From Lingit Latseen
Remember this post? Below is more fuel for your fire.
It raises a few questions in my mind. What is a tribe? Is it a government entity cast in the form of the non Native world? Or something else?
Securing a Future for Our Children Alaska Tribal Leaders Summit
Mike Williams, Chief of the Yupiit Nation, and spokesman for the Alaska Tribal Leaders Summit, announced last week that Alaska’s federally recognized tribes who have been working together to amend ANCSA so as to regain title to their ancestral lands, have their hunting/fishing rights and the rights of our children born after December 18, 1971 restored, will be meeting October 18 and 19, 2011 in Anchorage to address a law which some believe made ‘tribes’ of Alaska’s Native regional corporations.
The law in question, PL108-199 SEC.161, as amended, is one sentence long: “The director of the Office of Management and Budget and all Federal agencies shall hereafter consult with Alaska native corporations on the same basis as Indian tribes under Executive Order No. 13175.” It was enacted without hearings as a “rider” attached to the 2004 Consolidated Appropriations bill. Few tribes know of its existence.
Executive Order # 13175 requires the Federal Government to consult with Alaska Native and American Indian tribes before passing regulations or laws, like this ‘rider’, that may negatively impact their members, or their status as Federally Recognized Tribes.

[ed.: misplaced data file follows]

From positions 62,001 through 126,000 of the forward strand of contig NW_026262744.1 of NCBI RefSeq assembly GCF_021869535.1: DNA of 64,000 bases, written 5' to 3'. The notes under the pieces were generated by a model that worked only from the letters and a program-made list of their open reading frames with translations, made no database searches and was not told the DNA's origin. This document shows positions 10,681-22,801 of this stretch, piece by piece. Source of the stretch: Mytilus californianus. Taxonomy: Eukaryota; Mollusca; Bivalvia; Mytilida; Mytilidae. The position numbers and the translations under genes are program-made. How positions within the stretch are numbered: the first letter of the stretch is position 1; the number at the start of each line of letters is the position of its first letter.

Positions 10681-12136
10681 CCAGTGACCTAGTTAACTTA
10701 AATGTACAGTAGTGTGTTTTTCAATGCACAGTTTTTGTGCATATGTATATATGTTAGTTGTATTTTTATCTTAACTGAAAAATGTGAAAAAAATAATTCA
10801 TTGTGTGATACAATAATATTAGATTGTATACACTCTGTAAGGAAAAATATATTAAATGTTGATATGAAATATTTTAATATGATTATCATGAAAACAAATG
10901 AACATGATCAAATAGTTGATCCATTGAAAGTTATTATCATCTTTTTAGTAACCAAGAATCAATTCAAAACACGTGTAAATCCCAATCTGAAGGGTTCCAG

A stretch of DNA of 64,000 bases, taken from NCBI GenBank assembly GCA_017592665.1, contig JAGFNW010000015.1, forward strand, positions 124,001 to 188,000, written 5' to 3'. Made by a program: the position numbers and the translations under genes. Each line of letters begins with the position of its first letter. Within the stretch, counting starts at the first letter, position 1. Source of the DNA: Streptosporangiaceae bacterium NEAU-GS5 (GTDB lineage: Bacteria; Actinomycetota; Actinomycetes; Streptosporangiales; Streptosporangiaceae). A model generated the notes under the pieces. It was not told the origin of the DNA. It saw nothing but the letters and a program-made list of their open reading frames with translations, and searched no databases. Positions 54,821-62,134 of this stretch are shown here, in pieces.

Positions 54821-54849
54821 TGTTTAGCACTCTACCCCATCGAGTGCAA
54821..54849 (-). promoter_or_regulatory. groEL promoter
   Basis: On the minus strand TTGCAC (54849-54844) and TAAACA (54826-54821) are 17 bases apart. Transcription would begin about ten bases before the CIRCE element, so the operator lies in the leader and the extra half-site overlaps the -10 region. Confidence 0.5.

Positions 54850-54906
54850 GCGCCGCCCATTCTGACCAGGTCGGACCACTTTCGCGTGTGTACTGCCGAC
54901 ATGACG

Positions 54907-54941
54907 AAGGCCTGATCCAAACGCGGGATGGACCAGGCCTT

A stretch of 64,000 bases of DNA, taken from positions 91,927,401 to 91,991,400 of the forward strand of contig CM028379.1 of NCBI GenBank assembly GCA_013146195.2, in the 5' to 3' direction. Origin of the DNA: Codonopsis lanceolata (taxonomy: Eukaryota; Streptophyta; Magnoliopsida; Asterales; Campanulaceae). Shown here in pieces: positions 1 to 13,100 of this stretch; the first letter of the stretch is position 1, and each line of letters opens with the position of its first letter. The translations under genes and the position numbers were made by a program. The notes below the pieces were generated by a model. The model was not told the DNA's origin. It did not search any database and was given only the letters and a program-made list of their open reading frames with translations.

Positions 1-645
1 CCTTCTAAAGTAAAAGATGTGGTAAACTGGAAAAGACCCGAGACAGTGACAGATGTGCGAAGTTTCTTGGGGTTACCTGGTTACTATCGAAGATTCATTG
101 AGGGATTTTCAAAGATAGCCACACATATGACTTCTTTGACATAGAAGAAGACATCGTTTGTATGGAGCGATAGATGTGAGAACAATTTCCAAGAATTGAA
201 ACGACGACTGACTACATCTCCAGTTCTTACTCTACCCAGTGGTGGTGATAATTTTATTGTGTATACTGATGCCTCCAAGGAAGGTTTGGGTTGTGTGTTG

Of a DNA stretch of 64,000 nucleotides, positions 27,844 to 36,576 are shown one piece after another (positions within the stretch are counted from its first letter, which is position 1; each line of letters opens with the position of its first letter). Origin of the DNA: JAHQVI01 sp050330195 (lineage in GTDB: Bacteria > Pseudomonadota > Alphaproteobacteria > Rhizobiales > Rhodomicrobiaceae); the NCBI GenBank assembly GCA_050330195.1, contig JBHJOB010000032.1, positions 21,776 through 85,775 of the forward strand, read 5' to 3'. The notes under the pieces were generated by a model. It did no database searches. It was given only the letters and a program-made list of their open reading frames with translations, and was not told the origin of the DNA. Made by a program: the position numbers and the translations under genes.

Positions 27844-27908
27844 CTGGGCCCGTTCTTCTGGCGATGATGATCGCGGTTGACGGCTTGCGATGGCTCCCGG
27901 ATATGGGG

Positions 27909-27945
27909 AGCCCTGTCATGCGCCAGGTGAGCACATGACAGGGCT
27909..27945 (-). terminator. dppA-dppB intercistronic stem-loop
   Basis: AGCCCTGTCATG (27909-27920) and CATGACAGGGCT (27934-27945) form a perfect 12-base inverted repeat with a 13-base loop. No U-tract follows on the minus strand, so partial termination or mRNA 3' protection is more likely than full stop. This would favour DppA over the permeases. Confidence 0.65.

Williams says that “on the strength of this rider, our Corporations have been holding ‘government to government’ sessions with Federal officials on issues ranging from subsistence to the BIA budget without the small tribes of Alaska invited, or present. They have also requested the National Congress of American Indians to seat them among America’s Tribal Nations alongside the Tribes that created them in 1972.
“With all due respect, our Native corporations are still just that – state chartered corporations operating under Alaska state law,” says Williams. “They are not Tribes, they are not governments. They do not pass laws, enforce laws, run schools; nor do they care for the elderly, the poor, and our most precious resource, our children.
“As being interpreted and implemented by the Obama Administration, this law undermines the ability of our small village governments to be heard by the US government as they cannot compete with multimillion dollar corporations for access. Many cannot even buy airline tickets to send their leaders to critical consultation sessions in Anchorage and Washington DC while the corporations are able to attend each and every one.”
Already impoverished by ANCSA, and weakened by laws like this rider, Alaska’s small tribes are at risk of being forgotten and ignored by the United States government and by the corporations that they created in 1972 to manage their ancestral lands and to champion their causes and concerns.
“Unless repealed, this law will permanently divide and disable Alaska’s Native people and accelerate the loss of our ANCSA regional corporations and our ancestral lands,” says Williams. “That would be a tragedy because we cannot exist apart from our ancestral lands.”
Read the rest at The Delta Discovery